Look closely and you’ll find many diverse performing artists in Dallas and Fort Worth busking in tourist attractions or historic art districts. The best buskers in DFW all have something in common: they love personal interaction, instant feedback and the freedom and purity of their art form. Famous past buskers include Paul McCartney, Eric Clapton, Dixie Chicks and Sheryl Crow.

Tracy Gilmour, the director of marketing at Sundance Square in Fort Worth, supports buskers, saying “Street musicians bring flavor and vibrancy to our community.” Local city ordinances meant to control panhandling make it difficult for street performers to earn a living. Buskers cannot collect tips or sell their CDs. Gilmour is looking into a formalized busker program, including a contest to select artists who will perform for tips or a stipend. The performers who remain out on the streets sharing their craft are truly passionate about their work and sharing their music and art with Texas tourists and locals alike.

The Dallas Family Band


Dallas Family Band is a group comprised of many talented bands: Fox and the Bird, The Beaten Sea, Dry Creek and Spooky Folk. The group also consists of individual musicians Jacob Metcalf, Lala Gray, Raymond Cade and Wheeler Sparks. Usually five or more people form a busker group and hit parts of Dallas, entertaining for free before jumping back into their van. Their original Americana pieces include vocalists, guitars, keyboards, violins, banjos, drums, melodicas and tambourines.

Dallas Family Band member Dan Bowman feels the historic Deep Ellum district is on the rise. During the 1920s and 1930s such greats as Bessie Smith and Blind Lemon Jefferson played there. During the late 80s, the Dixie Chicks became part of its history. Bowman said, “Dallas is a blank slate giving bands the ability to influence what’s going on. You have the ability to be part of something. Pop, punk, rock and folk are very much alive here.”

Country Western singers Gladys & Maybelle


At the Fort Worth Stockyards across the street from The Love Shack is the sister act Gladys & Maybelle. Native Texans Julia Rose and Deb Crawford began busking in the summer of 2010 to earn money for a trip to Graceland for Elvis Week. In the beginning, the pair just wanted to make a few bucks, but now they have a sold out first album appropriately titled Memphis Cash.

“They have voices like angels,” Chelsea Shearon, a bartender at the Love Shack, exclaimed, placing them at the top of her list. Gladys & Maybelle stand out with their fresh-faces, homemade pillbox hats and 1950s vintage vogue pattern dresses. Among their favorite stars are Loretta Lynn and Patsy Cline.

Their advice for novice street performers: “Don’t let inhibitions stand in your way! The worst thing that can happen is they just walk by you. Or they don’t tip.”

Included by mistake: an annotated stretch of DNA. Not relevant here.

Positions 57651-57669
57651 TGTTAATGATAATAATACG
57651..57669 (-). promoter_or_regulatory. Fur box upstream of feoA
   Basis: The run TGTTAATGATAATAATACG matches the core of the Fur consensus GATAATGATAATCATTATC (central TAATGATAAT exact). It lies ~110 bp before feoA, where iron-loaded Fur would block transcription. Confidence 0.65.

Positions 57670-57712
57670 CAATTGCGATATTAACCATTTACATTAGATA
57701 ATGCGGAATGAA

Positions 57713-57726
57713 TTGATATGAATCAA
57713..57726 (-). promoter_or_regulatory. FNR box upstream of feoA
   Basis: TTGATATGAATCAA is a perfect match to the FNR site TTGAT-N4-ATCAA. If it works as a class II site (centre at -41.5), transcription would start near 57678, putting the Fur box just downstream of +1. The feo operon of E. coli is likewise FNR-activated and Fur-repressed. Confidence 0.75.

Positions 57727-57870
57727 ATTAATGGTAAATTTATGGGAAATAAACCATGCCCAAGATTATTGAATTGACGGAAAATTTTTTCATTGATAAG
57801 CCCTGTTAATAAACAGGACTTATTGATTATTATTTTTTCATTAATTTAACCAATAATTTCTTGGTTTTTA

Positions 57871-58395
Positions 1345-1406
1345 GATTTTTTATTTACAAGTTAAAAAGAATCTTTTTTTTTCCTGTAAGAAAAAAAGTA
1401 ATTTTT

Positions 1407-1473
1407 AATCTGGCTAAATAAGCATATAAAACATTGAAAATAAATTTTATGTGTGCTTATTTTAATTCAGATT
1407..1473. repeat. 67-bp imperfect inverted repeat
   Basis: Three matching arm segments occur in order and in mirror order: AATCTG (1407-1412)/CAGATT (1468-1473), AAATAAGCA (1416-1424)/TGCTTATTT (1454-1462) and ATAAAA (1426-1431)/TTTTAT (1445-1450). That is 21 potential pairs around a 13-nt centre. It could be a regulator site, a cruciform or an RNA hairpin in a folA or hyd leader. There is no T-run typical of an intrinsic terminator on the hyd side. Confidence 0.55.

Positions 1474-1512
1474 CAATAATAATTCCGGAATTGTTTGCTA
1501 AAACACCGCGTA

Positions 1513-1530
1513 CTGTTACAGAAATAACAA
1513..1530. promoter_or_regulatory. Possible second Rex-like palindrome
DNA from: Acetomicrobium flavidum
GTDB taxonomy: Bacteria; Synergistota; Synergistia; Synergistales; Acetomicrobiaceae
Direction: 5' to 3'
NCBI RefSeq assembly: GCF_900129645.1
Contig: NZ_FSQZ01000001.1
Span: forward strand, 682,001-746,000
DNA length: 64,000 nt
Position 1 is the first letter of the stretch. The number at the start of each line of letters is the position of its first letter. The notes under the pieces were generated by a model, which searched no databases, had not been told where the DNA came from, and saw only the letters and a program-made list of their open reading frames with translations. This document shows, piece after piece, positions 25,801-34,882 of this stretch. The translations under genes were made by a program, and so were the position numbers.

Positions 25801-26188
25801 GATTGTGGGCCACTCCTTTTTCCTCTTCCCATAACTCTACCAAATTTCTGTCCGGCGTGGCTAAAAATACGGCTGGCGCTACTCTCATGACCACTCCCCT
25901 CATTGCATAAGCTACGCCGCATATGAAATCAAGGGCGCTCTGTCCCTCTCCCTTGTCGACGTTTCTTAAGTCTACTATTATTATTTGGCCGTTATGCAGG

Acoustical guitarist Deryle Nickelson

Daytime busker, artist and musician Deryle Nickelson performs at the Stockyards in front of the White Elephant next door to the Love Shack. Expecting the 58-year-old vet to sing country western songs, tourists soon discover a talented classical acoustical guitarist. Shearon describes his music as “crowd stopping beautiful.”

Classic Country and Gospel duo Ray Brandenburg and Irma Warchesik

Irma Warchesik and Ray Brandenburg busk across the street from the Love Shack in the Fort Worth Stockyards. While Ray is strumming his guitar and belting out gospel songs, his co-writer Irma softly sings along. Her motorized chair houses her oxygen tanks but she has no plans to slow down. Songwriter, guitarist and mandolin player Ray Brandenburg is an impressive talent. He used to play the harmonica but told God he was going to give it up because he was bad at it. Dreaming of becoming a famous singer-songwriter and now in his retirement years, Brandenburg still has it. Warchesik is also one heck of a songwriter.

Professional clown Russ Sharek

Russ Sharek, a professional clown and director of Circus Freaks, is not the typical circus clown. He has a thin expressive face with bushy eyebrows, piercing brown eyes and a full beard. He turns juggling into high art with magical hands that seem to suspend a glass ball in mid air and then move on its own.

Sharek refuses to spend his life fretting in a corporate office. He recently created a variety show and performers’ playground called Open Stage. It gives performers a safe place with an engaged and supportive audience to help them hone their skills.

Sharek said, “Dallas doesn’t have a street performer culture. If someone starts performing people don’t have any idea what to do with that. If I’m not freaking people out I’m winning.” He loves street performing because it gives him immediate feedback on new ideas.

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